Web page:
Interplanting Garlic with Greens

Here are two videos about garlic and inter-planting garlic with salad greens.

garlic and cilantro

I plant garlic here in southern Wisconsin in late October.  I plant the cloves along the top of ridges of a raised bed that has been shaped into three ridges (or two troughs).  After I plant the garlic I mulch it deeply with straw.

I plant the garlic on the tops of ridges in my dense clay soil because garlic likes to be well drained. I’m minimizing the chance of the garlic getting water-logged then frozen as it goes through our often very cold winters under its insulating straw blanket.

In spring, I pull back the straw and inter-plant salad greens of all types along the edges of the ridges and in the troughs.  The greens are somewhat protected from the sun by the garlic flags.  The inter-planting gets me two crops out of the bed at the same time.

The first video shows how I use both CobraHead tools to help me remove the matted down straw.  The second video explains the inter-planting process.

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6 Responses to “Interplanting Garlic with Greens”

  1. Nate says:

    Great tutorial on interplanting garlic. I’ll have to give this a shot. We have really dense soil around my town so I should do well with Garlic.


  2. Noel says:

    Garlic is a crop I can really count on. I can’t remember a complete failure ever. I’ve planted in April and it works, but a spring planting is not nearly as good as when it overwinters. There are many choices for garlic, big, small, hot, and mild. We plant hard-necks, because the flavor is more pronounced, but I’m pretty sure soft-necks store better. One of these years I’ll do a side-by-side planting.

  3. Penny says:

    Great idea! I’m thinking inter-planting will greens with onion would probably work well, too – and save space! Thanks for sharing this.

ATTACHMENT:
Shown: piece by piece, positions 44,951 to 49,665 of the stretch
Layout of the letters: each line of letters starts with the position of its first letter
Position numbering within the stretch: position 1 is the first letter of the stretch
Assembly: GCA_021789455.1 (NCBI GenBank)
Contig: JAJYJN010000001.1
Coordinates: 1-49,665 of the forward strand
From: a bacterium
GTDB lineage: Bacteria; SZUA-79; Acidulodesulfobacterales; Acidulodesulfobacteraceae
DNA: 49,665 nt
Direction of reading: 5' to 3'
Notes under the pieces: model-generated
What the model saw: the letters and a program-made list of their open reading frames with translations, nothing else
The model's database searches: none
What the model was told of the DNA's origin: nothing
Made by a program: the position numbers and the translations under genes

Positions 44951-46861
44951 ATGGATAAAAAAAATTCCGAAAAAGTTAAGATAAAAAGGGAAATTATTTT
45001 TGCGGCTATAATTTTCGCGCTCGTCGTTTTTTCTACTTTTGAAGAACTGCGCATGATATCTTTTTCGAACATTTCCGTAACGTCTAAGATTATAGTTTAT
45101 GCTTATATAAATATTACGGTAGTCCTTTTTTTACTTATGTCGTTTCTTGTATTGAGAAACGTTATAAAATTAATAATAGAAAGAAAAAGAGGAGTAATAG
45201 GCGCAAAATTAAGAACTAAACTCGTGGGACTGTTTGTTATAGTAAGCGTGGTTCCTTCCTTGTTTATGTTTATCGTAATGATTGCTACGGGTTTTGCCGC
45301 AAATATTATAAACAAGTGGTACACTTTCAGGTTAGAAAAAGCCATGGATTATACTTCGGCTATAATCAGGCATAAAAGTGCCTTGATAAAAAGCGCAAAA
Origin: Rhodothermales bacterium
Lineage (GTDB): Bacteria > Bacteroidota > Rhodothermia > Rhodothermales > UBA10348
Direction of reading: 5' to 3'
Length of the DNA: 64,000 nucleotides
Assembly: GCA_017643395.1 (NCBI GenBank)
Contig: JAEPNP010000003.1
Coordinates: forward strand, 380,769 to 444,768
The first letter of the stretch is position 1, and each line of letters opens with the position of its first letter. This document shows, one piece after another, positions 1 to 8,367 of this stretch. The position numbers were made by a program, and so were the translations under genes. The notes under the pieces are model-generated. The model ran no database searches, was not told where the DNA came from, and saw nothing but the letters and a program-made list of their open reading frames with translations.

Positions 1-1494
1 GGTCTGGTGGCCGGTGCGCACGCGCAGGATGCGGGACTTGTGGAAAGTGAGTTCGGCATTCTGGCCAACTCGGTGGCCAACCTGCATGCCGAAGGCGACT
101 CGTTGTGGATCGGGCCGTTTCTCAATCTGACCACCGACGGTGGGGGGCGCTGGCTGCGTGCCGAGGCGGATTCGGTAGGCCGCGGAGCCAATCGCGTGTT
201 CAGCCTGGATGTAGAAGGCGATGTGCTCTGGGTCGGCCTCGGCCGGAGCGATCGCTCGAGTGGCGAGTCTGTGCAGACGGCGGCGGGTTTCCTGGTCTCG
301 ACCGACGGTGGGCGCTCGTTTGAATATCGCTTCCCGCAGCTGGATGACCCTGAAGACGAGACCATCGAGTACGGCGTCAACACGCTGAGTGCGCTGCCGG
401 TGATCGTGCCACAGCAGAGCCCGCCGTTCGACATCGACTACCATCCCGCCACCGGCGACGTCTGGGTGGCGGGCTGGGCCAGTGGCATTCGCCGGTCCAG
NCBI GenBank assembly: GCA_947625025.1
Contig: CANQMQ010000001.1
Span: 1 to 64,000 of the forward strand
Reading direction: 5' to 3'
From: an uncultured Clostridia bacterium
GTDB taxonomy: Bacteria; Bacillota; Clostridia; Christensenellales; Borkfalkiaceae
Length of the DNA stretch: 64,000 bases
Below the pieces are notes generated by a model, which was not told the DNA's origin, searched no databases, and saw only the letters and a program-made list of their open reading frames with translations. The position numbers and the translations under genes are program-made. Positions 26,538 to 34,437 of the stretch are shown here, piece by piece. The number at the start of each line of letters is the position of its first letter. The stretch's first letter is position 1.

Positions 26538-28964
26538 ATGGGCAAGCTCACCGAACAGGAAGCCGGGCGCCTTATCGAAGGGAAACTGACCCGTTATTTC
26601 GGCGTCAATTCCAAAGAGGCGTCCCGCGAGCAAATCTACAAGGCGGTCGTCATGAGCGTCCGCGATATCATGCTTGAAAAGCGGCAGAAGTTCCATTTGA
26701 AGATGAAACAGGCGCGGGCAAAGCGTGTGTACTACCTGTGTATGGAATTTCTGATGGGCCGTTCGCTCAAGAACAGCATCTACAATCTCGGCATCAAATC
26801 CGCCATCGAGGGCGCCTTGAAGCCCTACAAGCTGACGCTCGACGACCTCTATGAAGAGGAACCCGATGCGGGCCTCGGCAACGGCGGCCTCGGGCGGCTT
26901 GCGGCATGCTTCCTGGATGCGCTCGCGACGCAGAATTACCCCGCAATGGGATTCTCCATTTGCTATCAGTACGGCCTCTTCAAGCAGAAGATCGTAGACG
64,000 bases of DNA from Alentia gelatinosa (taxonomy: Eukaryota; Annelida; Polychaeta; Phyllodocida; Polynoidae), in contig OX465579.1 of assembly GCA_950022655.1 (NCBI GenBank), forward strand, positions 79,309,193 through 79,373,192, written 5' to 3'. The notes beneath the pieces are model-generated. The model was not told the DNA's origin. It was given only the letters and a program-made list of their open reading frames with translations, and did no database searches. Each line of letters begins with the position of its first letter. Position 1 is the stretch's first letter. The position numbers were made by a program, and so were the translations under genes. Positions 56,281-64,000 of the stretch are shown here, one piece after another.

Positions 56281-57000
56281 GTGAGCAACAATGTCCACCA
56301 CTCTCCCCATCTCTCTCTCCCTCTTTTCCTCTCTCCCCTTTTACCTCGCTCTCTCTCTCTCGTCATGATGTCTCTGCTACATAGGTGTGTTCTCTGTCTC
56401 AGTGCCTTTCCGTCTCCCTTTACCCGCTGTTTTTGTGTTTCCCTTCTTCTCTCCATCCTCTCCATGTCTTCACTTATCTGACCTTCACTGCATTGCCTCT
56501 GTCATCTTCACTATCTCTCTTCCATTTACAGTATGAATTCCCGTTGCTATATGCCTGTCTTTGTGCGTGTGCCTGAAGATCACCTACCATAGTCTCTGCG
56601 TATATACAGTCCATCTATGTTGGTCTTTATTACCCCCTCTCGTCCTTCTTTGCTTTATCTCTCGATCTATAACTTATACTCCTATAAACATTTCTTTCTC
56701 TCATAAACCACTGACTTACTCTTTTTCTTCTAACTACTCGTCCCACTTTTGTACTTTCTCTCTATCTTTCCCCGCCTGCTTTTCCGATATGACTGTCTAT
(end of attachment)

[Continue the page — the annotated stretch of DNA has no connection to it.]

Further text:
4. Noel says:

    I can’t say yes or no regarding inter-planting with onions. A reason this method works so well with garlic is that the garlic is actually spaced quite far apart because it’s planted only along the tops of the three ridges of the raised beds, so there is a lot of room between the rows. I plant my onions in blocks, flat across the tops of my beds. They are planted five inches apart in all directions, six inches apart for the leeks I plant. I’ve never tried to inter-plant either crop. I would think that you certainly would want to harvest any greens before they got really large to where they might impede the onion growth.

  5. Jackie Davis says:

    Going right outside to plant various greens between all my garlic and onions. What a splendid idea. Love my Cobra Head, by the way.

  6. Athena says:

    Do you have an idea for a crop one could interplant with garlic after it emerges in the spring, that could succeed the garlic after harvest?

    I would even be happy with something to seed that could simply be a ground cover beneath the garlic to keep the roots cool during bulbing. I use white clover for this with non-alliums with good success, but obviously that is not suitable with garlic as a legume. I have had some success with marigold, provided the flower takes a late enough start for the garlic to get above it (May as opposed to March or April when marigolds sometimes get going), and provided there is sufficient water, as the flower will eventually out-compete the crop for moisture.

    It would be nice to find a cropping plant that could do this, however, even if it did take a stunt from harvesting’s soil disturbance. I hate having that bare, unproductive patch of soil during the heat of summer.